Various thoughts on current events with an emphasis on politics, legal issues, books, movies and whatever is on my mind. Emails can be sent to firstname.lastname@example.org; please put "blog comments" in the subject line.
[Update: Edward Lazarus adds some useful commentary on this subject here.]
Norma McCorvey ("Jane Roe") failed in her attempt to re-open Roe v. Wade over thirty years after the abortion decision was handed down. The appeals court (Fifth Circuit, one of the most conservative, and known for its individual rights view of the Second Amendment) via Judge Edith Jones (Reagan appointee, on Bush41's short list for the Supreme Court) relied on the principle of mootness. Texas law has changed, it now upholds the right to abortion, so McCorvey cannot defend a law that no longer exists.
The attempt itself obviously had little chance of success, though in a few rare cases, the Supreme Court did allow the method used to re-examine settled law. Why it would work here, however, is unclear. The Casey decision, which is really what controls abortion law these days (references to Roe notwithstanding) reaffirmed the foundation of the opinion in 1992, if anything strengthening it. A few years ago, Casey was clearly upheld when the Supreme Court examined a state partial birth abortion law. What changed since 1992 or rather 2000?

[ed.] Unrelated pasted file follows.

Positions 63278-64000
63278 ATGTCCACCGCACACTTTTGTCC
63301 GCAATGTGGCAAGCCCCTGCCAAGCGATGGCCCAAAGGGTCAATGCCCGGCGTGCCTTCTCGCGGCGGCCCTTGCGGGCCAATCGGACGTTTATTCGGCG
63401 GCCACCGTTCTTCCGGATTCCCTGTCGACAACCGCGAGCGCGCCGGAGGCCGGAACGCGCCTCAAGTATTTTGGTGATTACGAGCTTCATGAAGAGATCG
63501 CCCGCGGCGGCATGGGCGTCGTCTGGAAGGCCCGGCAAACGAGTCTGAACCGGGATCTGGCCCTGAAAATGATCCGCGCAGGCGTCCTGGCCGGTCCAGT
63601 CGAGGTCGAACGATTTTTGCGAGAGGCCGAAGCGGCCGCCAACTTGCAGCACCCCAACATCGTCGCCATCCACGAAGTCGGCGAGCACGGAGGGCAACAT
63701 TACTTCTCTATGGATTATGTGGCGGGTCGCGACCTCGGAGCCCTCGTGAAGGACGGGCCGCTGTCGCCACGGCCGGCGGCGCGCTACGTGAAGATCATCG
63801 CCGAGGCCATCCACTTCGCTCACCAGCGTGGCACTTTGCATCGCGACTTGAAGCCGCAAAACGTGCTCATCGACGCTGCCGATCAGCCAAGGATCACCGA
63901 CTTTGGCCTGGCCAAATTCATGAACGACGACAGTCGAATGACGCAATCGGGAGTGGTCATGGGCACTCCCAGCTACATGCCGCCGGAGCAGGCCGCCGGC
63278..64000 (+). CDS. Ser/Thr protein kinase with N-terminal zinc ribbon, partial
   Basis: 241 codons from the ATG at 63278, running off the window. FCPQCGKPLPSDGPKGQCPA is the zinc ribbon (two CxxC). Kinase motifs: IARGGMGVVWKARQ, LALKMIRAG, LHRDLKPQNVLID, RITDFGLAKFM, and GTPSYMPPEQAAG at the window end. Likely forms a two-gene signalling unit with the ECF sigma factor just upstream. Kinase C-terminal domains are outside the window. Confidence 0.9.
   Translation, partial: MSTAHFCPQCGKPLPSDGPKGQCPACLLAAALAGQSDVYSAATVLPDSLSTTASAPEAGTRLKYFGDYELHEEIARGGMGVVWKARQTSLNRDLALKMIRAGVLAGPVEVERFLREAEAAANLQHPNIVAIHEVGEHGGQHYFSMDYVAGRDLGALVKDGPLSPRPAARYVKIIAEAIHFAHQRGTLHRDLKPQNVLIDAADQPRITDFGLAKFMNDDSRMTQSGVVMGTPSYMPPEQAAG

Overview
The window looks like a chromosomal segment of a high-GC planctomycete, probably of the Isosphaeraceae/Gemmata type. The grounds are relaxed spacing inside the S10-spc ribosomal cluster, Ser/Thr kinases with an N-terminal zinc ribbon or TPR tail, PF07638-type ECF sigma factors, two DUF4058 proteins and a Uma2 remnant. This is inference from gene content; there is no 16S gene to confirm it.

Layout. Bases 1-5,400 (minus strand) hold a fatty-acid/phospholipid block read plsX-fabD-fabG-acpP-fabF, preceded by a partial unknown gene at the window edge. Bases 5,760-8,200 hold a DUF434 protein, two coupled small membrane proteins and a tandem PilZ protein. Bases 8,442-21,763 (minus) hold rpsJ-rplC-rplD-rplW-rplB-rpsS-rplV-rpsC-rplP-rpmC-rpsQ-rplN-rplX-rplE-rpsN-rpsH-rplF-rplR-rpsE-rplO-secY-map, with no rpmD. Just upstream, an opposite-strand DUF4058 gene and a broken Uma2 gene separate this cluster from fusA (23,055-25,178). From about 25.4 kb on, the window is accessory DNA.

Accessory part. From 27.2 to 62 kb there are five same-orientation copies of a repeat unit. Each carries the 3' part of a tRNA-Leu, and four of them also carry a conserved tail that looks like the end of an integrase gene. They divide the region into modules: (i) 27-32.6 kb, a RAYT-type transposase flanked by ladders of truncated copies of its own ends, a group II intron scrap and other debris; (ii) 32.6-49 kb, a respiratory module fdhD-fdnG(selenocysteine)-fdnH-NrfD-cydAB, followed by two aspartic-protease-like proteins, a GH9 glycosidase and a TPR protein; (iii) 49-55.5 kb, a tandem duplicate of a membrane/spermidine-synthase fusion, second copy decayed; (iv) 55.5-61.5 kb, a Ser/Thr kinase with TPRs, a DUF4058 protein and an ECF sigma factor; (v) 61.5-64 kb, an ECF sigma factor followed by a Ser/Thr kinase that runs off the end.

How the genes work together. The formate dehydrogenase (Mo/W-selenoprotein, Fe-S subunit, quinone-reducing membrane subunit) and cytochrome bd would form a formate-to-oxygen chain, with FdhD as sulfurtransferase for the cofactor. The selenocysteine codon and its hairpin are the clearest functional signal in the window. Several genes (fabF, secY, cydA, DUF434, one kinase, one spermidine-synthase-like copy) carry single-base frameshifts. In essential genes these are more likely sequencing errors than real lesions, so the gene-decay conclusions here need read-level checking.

Suffice to say, nothing. The basic principles that made Roe v. Wade correct in 1973 did not change at all either, though the author of the majority of McCorvey's case of all people attempted to say otherwise. Yes, Judge Edith Jones also concurred, and basically put forth an anti-abortion screed and rebuke of the Supreme Court for not re-examining the core backbone of Roe. Justice Scalia would be proud.
The tone of the concurrence is suggested right away when she quotes Justice White in saying that the original abortion decisions were an "exercise of raw judicial power." And, the emptiness of her reasoning also comes through. The original cases were class actions -- it can be accepted that there were continually women affected by the regulations at stake, even if Roe herself was not pregnant by the time the case reached the Supreme Court.